Comparison of the cattle-human comparative maps with previous studies
We have built a high resolution RH map of bovine chromosomes 19 and 29 consisting of 555 and 253 SNP markers, respectively. Maps of both the chromosomes, when compared with the bovine genome sequence assembly, show that there is significant internal rearrangement of the markers involving displacement, inversion and flips within the scaffolds and some scaffolds were found to be misplaced by the third draft (bovine build 3.1) of the bovine genome assembly. The RH maps reported here with an average resolution of 1 locus/139 kb and 1 locus/208 kb on BTA19 and BTA29 respectively, are useful for ordering SNP markers which can be used in future gene discovery investigations. Furthermore, they aid in the identification and rectification of potential errors in the current bovine genome sequence assembly.
Marker selection and genotyping of the RH panel
Sequence information for 1001 and 535 SNPs for BTA19 and BTA29, respectively, were obtained from public databases [29, 30]. Out of 1001 SNPs, 68 SNPs were identified from the clones of CHORI-240 library spanning QTL regions for backfat reported previously [16, 31]. Oligonucleotides respective to the markers were designed at the Bovine Genomics Laboratory at the University of Alberta and the oligo pooled assays (OPA) were synthesized and assembled by Illumina Inc. (San Diego, CA). The markers were genotyped on the 12,000 rad RH panel using the Illumina BeadStation 500G genotyping system . Illumina GenCall Software was used to manually score the presence or absence of markers in 180 radiation hybrids as described previously .
Statistical analysis of RH results
The RH maps of the chromosomes were constructed using the CarthaGène software [17–19]. Pairs of markers with compatible retention patterns (double markers) were identified and each pair was merged into one marker to simplify the search for an optimal map. Initially, the loglikelihood under the haploid equal retention model was used to find the best marker order as advocated in . The bovine reference order files, which give the order of SNP markers in the bovine genome sequence assembly, were merged for the respective chromosomes using the dsmergor command. The traditional maximum multipoint likelihood criterion was replaced by the comparative mapping criterion using dsbplambda command, lambda set to 1. Then, the RH maps were built using the Lin-kernighan heuristic based commands: lkh, lkhn, lkhl, lkhd, lkhocb and lkhocbn. These commands are based on the 2-point based simplified model proposed in  or on LOD, distance and obligate chromosome breaks respectively. Parameters "1 0" were used to evaluate all maps encountered using the full probabilistic model. The best loglikelihood map found was then used as the starting point for the greedy command, which tries to improve maps using a taboo search algorithm. The map was further tested using a flips algorithm, which checks all possible permutations in a sliding window of fixed size (size 7 was used), and a polish algorithm, which checks the reliability of map by successfully removing one marker from the initial map and trying to insert in all possible intervals. Final maps distances were evaluated using the diploid equal retention model with an EM tolerance set to 10-5 (using cgtolerance).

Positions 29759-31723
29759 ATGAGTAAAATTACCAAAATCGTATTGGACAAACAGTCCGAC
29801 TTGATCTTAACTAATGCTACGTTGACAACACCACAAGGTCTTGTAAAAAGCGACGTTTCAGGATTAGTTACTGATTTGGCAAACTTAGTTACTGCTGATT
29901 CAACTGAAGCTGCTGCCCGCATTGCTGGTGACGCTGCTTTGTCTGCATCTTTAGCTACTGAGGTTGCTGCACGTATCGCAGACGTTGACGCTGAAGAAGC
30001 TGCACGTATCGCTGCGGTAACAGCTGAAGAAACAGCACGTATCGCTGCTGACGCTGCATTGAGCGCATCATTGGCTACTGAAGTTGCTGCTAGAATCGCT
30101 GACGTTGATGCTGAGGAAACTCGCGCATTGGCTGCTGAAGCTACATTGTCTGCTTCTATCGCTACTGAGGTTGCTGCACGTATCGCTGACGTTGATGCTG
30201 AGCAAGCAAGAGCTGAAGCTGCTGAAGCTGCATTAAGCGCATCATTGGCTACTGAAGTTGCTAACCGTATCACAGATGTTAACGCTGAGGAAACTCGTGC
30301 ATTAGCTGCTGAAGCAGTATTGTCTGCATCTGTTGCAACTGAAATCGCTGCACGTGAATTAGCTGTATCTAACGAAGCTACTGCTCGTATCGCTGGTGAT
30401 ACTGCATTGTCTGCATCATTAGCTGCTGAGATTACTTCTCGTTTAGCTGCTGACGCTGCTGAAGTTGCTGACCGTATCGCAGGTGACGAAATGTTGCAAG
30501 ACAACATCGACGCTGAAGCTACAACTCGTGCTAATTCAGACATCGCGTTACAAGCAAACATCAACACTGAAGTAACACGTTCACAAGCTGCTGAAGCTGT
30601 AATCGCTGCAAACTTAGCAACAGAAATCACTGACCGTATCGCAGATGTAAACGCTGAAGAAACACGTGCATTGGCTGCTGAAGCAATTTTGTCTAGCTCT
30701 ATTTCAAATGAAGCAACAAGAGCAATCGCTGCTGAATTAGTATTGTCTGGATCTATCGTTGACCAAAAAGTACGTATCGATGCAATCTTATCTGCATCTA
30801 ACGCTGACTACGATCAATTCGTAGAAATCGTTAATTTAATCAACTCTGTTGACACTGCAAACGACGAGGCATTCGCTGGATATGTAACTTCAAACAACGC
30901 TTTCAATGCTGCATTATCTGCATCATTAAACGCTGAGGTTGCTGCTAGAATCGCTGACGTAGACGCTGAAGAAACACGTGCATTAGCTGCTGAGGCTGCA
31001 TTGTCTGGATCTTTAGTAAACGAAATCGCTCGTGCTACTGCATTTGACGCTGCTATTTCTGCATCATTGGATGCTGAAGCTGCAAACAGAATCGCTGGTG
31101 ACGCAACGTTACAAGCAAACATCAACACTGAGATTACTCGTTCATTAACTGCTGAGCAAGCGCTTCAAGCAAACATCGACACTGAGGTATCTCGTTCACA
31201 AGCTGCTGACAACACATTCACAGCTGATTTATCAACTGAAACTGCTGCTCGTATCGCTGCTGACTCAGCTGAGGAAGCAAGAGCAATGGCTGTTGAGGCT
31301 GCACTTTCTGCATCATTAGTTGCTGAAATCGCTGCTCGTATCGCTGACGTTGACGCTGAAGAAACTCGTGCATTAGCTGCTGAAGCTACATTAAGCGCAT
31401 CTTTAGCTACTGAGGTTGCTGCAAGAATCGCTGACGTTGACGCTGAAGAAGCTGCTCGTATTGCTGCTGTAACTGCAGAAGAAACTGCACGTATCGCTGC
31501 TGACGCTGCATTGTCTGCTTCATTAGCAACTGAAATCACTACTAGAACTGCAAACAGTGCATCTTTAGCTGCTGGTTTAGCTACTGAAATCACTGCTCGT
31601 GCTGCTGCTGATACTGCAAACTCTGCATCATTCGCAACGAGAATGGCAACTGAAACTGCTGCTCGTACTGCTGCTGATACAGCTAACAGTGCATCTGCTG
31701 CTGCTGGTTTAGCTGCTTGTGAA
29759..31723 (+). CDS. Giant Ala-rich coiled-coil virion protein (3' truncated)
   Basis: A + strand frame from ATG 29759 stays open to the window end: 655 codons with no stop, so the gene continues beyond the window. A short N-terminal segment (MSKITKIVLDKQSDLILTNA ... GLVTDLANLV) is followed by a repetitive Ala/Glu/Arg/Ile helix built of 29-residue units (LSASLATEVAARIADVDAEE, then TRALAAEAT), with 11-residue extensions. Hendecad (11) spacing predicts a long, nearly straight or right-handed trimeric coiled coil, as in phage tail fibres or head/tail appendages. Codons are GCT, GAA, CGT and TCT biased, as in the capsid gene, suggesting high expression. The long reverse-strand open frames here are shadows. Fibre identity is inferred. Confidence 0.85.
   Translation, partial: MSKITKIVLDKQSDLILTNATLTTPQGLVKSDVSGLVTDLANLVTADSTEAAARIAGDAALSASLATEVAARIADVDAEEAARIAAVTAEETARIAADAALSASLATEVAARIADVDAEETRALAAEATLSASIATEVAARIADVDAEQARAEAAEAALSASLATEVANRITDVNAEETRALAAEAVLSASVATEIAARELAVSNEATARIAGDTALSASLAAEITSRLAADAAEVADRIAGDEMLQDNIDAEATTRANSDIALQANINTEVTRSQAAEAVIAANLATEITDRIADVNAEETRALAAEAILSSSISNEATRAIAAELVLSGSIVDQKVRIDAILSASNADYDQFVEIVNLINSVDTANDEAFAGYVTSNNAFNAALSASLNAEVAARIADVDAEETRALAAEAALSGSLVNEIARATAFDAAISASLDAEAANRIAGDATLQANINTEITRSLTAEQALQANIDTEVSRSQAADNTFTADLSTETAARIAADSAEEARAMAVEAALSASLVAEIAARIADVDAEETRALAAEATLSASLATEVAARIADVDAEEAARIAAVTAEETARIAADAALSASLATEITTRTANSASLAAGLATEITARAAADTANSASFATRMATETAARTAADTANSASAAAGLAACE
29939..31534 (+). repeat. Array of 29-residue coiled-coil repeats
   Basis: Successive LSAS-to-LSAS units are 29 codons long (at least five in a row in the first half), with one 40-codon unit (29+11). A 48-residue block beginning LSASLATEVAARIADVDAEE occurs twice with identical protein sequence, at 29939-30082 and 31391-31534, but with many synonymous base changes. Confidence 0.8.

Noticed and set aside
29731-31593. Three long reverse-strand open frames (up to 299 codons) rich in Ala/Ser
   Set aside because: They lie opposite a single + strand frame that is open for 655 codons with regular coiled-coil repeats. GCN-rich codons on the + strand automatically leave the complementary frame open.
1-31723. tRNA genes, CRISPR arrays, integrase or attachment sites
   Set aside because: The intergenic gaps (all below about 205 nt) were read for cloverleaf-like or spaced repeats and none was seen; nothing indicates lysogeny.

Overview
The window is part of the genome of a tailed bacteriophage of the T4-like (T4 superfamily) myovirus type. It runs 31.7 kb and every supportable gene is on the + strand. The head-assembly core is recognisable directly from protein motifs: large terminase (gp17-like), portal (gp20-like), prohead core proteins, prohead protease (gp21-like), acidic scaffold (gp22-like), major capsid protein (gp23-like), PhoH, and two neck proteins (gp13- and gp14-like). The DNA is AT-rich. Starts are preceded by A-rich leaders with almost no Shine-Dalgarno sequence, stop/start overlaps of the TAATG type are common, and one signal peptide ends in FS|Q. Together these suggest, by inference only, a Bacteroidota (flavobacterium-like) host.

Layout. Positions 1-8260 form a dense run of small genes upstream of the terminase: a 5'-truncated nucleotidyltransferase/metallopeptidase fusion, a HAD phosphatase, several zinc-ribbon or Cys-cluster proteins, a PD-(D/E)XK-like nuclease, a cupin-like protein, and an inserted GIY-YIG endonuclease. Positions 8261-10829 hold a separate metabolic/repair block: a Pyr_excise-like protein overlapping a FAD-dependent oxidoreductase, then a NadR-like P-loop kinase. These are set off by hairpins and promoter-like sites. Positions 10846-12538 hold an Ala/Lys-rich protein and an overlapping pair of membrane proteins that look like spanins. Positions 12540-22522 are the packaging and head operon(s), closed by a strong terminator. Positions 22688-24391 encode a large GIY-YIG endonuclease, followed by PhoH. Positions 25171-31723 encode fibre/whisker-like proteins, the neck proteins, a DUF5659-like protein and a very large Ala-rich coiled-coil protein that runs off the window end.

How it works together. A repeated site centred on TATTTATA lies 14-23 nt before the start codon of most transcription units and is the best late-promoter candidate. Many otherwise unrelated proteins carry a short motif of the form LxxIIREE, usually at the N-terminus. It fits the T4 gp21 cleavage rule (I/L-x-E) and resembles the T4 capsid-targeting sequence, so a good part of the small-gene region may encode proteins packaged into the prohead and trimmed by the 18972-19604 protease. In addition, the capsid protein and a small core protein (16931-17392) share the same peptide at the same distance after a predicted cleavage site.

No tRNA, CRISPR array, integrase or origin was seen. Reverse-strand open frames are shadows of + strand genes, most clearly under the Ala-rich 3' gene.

Genomic sequence coordinates for SNPs were obtained by performing BLAST  comparisons between SNP flanking sequences and the bovine build 3.1 sequences, using an expectation value threshold of 1e-50. Most SNPs could be unambiguously placed on the genomic assembly using this method. Coordinates of the putative orthologous SNP regions in humans were obtained by performing BLAST searches against the latest human genome assembly (reference assembly build 36 version 2). Whenever possible, the SNP flanking sequence used in the human comparison was extended (up to 20,000 bp) using the bovine genome assembly, since the existing 500 bp flanking sequence did not produce a significant BLAST hit in most cases. An expectation value threshold of 0.00001 was used for comparison with the bovine and human genome sequence, and homologous synteny blocks (HSBs) were identified according to the criteria defined elsewhere . The maps were drawn using the CarthaGène software [17–19].
The authors gratefully acknowledge the early pre-publication access under the Fort Lauderdale conventions to the draft bovine genome sequence provided by the Baylor College of Medicine Human Genome Sequencing Center and the Bovine Genome Sequencing Project Consortium. This work was supported by Alberta Agriculture Research Institute (2002L030R), CDN-DairyGen/CRD 313675-04, and NSERC-CRD PJ313675-04.
Department of Agricultural, Food and Nutritional Science, University of Alberta
INRA, UR 875
Texas A.M University